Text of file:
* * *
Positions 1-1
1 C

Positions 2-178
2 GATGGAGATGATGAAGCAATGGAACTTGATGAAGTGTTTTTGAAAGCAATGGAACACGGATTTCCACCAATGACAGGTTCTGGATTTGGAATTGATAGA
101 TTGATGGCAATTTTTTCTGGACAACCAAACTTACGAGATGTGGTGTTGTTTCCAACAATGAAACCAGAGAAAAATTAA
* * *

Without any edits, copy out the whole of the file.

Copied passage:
Positions 1-1
1 C

Positions 2-178
2 GATGGAGATGATGAAGCAATGGAACTTGATGAAGTGTTTTTGAAAGCAATGGAACACGGATTTCCACCAATGACAGGTTCTGGATTTGGAATTGATAGA
101 TTGATGGCAATTTTTTCTGGACAACCAAACTTACGAGATGTGGTGTTGTTTCCAACAATGAAACCAGAGAAAAATTAA